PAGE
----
Damn good appetite.
Scientists, nutritionists and food adventurers have long advocated for humans to view insects as a sustainable food source, prompting Hallie Jackson of NBC News to feast on a rare treat: the 17-year-old grasshopper.
Jackson tasted cicada scampi at Thip Khao restaurant in Washington, DC, in footage aired Wednesday on “Hallie Jackson Reports.”
“It’s actually pretty good,” Jackson told viewers. “I sent a box of chocolate covered cicadas to some of the family.”
Thip Khao chef Seng Luangrat said she was happy to share her cicada creation with customers.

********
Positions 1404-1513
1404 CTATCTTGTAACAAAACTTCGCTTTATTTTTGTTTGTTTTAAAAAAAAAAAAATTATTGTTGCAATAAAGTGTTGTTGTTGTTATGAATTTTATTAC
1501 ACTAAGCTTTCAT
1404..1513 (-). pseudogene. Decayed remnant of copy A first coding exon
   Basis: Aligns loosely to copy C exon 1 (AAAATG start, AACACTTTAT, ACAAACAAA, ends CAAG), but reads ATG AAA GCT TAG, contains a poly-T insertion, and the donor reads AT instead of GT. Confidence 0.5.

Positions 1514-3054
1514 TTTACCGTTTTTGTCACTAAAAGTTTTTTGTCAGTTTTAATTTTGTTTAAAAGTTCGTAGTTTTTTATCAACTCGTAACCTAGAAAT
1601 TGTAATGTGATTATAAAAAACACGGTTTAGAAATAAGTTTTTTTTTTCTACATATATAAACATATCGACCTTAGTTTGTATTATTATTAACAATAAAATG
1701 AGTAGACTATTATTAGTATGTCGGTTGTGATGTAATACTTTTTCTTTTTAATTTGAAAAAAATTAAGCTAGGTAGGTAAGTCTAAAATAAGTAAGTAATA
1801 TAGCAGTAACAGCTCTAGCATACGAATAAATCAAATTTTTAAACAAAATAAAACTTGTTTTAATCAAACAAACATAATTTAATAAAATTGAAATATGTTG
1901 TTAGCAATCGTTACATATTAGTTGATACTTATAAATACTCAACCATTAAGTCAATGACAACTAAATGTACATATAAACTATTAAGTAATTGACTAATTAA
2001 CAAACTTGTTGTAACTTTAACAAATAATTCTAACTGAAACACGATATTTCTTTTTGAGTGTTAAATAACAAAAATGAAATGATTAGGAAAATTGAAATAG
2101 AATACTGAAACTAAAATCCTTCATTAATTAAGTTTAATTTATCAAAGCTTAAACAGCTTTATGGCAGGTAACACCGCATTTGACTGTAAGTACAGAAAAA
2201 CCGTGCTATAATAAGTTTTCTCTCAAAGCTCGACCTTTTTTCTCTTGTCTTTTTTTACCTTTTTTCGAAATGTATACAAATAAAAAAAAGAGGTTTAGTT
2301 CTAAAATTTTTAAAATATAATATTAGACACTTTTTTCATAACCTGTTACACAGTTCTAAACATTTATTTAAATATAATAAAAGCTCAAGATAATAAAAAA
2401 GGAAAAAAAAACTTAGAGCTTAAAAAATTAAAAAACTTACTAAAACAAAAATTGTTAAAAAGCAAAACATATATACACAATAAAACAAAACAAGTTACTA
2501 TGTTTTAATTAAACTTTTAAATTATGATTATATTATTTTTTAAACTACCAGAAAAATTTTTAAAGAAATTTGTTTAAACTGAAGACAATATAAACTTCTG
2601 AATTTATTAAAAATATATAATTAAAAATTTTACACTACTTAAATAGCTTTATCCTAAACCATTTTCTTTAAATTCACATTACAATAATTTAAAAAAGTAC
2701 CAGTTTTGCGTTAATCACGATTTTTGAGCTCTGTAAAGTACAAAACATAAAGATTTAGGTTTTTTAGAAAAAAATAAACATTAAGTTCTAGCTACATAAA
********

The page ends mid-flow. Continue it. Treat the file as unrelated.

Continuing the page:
“To me it’s more exciting than as you know scary or scary,” she told MSNBC. “It’s like oh my god, this is gonna be my next meal.”
Billions of cicadas emerged from the basement for the first time in 17 years to participate in a noisy month-long mating ritual. Periodic insects, also known as Brood X, spend most of their lives underground feeding on tree roots, before digging tunnels to the surface to search for mates.
With warm weather invading much of America, sightings of large insects have been reported in a dozen states, ranging from Illinois in the west, Georgia in the south, and New York in the northeast.
Young cicadas, called “nymphs”, climb to shed their skin one last time and turn into adults. They will only have a few weeks to sing, mate, and start the cycle again.